Thomas Jefferson Papers
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From Thomas Jefferson to Albert Gallatin, 1 September 1804

Monticello. Sep. 1. 04.

Dear Sir

I am just returned from a visit to mr Madison whom I went to consult on certain matters. I communicated to him the papers from Simpson & Gelston inclosed to me in yours of Aug. 20. and which I now reinclose to you. we are both satisfied with Simpson’s refusal to enter the guns of a vessel as part of her description in her clearance, and if you are of our opinion we think it would be well to instruct all the Collectors to discontinue it. I know of no law requiring it, and it seems to give the countenance of the government to the practice instead of shewing it’s disapprobation which is our true sentiment.   with respect to the Eugenia, if the retaking her be considered as the act of the revenue officer it was lawful as an arrest, & the irregularity of setting the officers ashore is too small to need an apology. if it be considered as a rescue by the master we have nothing to do with it. the capturing neutral vessels on suspicion of enemy property on board is an act of force, and it behoves the Captors to employ a sufficient force, as the neutral is not bound to lend a hand: but on the contrary is restrained by his neutrality from all supplementary aid to either party.—on the opinion you give as to Dickerson I abandon that idea but still wishing the aid of a good Lawyer, & rather that he should be from Pensylvania. I ask the favor of you to enquire fully into the legal knolege, judgment & moral & social character of Levy. we must have none but a good humoured man.—I have further recommendations of Isaac Neufville so that I believe I shall fill up the commission with his name, tho’ it is a bad example, & leads to family property in an office. after waiting to the 12th hour to get all the information I could respecting the government of Orleans, I have, on consultation with mr Madison, sent on the commissions by the mail which left Charlottesville yesterday morning for the Westward. it is very much what had been approved by the heads of departments separately & provisionally, with a few alterations shewn to be proper by subsequent information. it is as follows.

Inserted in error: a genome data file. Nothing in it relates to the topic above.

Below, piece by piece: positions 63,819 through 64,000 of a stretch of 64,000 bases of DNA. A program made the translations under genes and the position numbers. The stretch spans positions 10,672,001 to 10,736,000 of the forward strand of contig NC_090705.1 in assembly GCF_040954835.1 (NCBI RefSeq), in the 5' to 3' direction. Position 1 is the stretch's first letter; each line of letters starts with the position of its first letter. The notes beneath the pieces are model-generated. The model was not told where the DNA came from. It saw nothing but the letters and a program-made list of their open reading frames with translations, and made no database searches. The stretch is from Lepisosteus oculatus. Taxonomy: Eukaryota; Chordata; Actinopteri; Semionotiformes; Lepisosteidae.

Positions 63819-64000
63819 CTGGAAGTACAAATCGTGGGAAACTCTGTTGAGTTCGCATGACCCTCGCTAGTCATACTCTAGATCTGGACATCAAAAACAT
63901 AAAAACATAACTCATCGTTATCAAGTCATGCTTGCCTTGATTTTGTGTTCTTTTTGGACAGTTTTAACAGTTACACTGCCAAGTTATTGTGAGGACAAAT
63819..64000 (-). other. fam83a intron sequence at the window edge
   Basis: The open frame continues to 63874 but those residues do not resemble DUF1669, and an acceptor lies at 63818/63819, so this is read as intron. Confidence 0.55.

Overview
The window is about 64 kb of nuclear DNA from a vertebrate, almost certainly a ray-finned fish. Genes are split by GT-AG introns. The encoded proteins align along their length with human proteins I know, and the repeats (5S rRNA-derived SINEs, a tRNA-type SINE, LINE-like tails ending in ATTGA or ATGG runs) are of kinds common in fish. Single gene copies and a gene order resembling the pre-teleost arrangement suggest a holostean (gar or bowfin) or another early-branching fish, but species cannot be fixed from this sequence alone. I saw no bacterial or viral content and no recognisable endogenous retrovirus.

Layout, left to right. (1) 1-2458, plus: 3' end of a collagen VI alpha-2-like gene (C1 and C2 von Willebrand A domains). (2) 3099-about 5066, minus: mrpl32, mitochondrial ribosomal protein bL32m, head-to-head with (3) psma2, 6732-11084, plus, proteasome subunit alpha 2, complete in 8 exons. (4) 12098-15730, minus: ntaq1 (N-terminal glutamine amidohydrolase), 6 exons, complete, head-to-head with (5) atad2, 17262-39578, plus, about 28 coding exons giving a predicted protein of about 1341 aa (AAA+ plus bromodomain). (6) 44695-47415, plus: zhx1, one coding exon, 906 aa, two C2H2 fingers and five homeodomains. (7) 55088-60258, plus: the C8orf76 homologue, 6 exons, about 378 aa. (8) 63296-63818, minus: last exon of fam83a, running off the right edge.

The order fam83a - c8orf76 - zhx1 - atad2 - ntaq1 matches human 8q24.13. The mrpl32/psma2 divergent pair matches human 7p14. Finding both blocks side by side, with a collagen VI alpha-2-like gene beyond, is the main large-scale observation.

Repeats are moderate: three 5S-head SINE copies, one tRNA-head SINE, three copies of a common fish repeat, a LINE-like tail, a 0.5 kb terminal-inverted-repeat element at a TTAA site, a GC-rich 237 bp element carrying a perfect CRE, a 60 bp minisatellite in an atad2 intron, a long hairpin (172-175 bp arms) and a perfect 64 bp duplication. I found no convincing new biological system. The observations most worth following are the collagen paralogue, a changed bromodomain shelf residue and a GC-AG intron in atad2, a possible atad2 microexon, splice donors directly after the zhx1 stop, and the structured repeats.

Governor. Claiborne.
Secretary. James Brown.
Judges of Supr. Ct. Kirby, Prevost & Pinckney or Williams.
   of District. Hall.
Attorney. Dickerson
Marshal. Urquhart, or Clouet, or Guillot or any native Frenchman Claiborne prefers.
Legislative council. Morgen, Watkins, Clarke, Jones, Roman & Wikoff certain.
Dow, or George Pollock as Claiborne chuses.
Boré, Poydrass & Bellechasse certain
& any three which Claiborne may chuse of these five to wit Derbigné, Detrehan, Dubuys, Cantarelle, Sauvé.

It will be necessary for us to consider of a gradation of peaceable measures which may coerce the belligerent powers into an obedience to the laws within our waters, so as to avoid using the gunboats if possible. a non-intercourse law may be necessary. but would not the power to forbid the admitting to entry any vessel of a belligerent so long as there should be an armed vessel of the nation in our waters in a state of disobedience to the laws or lawful orders of the Executive be effectual? making it lawful for us at the same time to give admittance to the armed vessels of a belligerent on such terms only as we should prescribe. these things should be considered and agreed on among ourselves and suggested to our friends. I salute you with affection & respect.

Th: Jefferson

P.S. I shall be in Washington by the last day of the month.

NHi: Papers of Albert Gallatin.

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